Philip K. Dick: Remembering Firebright
by Tessa B. Dick
CreateSpace, March, 2009 & 2010
228 pages / $15.77 Buy from Amazon
The last thing Philip K. Dick’s work needs is another philosopher’s commentary. After Fredric Jameson’s “synoptic” reading of Dick’s corpus and Laurence A. Rickels’ 400-plus page I Think I Am: Philip K. Dick, it might seem prudent, indeed respectful, to refrain from any further philosophical discussion of PKD. However, after spending some time with Tessa B. Dick’s “memoir” and Janice Lee’s “novel,” I am inclined to discuss a dimension of Dick’s that neither Jameson nor Rickels were able to deal with in their commentaries: namely, the particularly contemporary problem of living without myth. Anthropology tells us that peoples of the past actually believed in their myths; a mythological framework provided by the gods presumably told you how to lead your life and what your ultimate place in the universe was. Now that all of our myths have been more or less discredited by the advent of modernity, how might a viable contemporary myth cope with the disintegrating social edifice and the resulting modern subject who minimally experiences the “death of God”?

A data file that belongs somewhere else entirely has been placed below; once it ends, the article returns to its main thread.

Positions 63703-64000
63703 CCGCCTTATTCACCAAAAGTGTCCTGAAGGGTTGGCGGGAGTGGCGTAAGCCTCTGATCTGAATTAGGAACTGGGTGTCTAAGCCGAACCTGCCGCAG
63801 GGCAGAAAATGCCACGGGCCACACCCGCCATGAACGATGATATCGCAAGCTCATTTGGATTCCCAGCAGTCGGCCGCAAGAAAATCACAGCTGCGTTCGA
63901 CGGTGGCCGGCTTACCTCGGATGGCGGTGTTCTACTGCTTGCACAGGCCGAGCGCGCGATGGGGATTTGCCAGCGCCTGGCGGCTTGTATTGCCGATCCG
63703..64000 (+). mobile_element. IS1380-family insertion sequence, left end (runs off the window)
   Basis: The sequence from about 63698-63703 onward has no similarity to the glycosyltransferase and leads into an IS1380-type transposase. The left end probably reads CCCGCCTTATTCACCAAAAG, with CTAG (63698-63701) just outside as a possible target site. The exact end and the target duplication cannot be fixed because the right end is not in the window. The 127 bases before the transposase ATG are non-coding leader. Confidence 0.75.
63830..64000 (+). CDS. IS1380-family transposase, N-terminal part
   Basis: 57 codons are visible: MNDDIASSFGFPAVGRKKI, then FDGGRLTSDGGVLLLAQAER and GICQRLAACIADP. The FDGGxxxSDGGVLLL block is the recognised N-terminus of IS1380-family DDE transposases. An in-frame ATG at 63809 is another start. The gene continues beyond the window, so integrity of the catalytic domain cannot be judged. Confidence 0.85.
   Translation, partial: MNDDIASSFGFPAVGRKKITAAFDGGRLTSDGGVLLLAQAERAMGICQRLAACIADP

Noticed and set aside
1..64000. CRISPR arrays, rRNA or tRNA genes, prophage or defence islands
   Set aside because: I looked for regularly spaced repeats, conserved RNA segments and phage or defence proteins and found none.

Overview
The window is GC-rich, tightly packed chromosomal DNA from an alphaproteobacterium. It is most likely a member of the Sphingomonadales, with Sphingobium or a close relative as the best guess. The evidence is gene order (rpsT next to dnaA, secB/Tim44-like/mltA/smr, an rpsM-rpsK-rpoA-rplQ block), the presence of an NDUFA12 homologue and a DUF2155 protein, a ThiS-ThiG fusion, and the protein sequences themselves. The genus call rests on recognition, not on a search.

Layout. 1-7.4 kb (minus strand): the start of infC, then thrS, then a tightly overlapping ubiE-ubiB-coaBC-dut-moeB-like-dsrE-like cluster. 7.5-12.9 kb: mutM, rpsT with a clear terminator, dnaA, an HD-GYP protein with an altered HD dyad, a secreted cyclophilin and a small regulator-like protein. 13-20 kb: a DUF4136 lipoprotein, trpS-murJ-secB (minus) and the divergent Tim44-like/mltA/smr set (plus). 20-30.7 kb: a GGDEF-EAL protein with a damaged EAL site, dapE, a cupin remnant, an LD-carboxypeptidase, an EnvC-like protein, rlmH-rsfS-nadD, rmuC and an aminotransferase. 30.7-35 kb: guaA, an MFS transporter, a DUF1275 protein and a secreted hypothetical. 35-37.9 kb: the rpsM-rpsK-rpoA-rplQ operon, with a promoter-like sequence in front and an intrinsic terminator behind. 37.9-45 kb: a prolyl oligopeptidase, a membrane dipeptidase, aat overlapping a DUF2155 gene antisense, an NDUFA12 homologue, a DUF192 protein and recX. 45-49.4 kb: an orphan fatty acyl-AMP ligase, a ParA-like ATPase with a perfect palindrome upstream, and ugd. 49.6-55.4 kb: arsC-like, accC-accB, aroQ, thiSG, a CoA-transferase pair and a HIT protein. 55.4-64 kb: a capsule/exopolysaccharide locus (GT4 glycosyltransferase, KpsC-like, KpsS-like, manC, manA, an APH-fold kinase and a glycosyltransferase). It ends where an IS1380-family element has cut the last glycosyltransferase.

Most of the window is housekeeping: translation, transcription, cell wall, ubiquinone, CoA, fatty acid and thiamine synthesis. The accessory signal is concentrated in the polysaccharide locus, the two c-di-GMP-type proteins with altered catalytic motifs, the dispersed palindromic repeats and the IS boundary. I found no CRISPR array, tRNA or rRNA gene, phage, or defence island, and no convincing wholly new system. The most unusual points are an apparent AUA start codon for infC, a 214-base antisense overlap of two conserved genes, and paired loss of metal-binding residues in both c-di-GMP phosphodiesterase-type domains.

We’ll start with a strident way in – that of Daughter’s vision of “the head of a human figure with a terrifying face, full of wrath and threats” appearing to the protagonist “in the sky, on a night when the stars were shining and she stood in prayer and contemplation.” These two elements – the terrifying face of the big Other, and the lost subject in search of meaning and the miraculous – are constants in Philip K. Dick’s biography. In the late seventies, Dick recalled: “There I went, one day [in 1963], walking down the country road to my shack, looking forward to eight hours of writing, in total isolation from all other humans, and I looked up in the sky and saw a face. . . . and it was not a human face; it was a vast visage of perfect evil.” To the psychological impact of such an encounter, Janice Lee supplies a concrete example: “At the sight of it, she feared that her heart would burst into little pieces. Therefore, overcome with terror, she instantly turned her face away and fell to the ground. And that was the reason why her face was not terrible to others.”
April 30th, 2012 / 12:00 pm